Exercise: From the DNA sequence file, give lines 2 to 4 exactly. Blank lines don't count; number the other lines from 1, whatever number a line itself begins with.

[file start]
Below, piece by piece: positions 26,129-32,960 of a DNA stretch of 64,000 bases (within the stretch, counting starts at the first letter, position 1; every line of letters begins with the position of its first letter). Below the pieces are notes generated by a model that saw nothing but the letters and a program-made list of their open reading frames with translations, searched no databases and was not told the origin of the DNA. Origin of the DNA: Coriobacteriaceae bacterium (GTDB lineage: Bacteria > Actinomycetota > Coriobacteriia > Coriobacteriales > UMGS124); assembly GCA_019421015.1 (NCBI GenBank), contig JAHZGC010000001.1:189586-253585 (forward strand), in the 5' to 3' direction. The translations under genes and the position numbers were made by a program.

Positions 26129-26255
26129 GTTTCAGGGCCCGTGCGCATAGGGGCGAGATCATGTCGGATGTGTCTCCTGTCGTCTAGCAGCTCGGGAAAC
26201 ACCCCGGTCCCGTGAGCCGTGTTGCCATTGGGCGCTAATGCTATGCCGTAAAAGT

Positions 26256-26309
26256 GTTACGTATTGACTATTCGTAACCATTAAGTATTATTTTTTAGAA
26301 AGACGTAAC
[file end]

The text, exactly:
Positions 26129-26255
26129 GTTTCAGGGCCCGTGCGCATAGGGGCGAGATCATGTCGGATGTGTCTCCTGTCGTCTAGCAGCTCGGGAAAC
26201 ACCCCGGTCCCGTGAGCCGTGTTGCCATTGGGCGCTAATGCTATGCCGTAAAAGT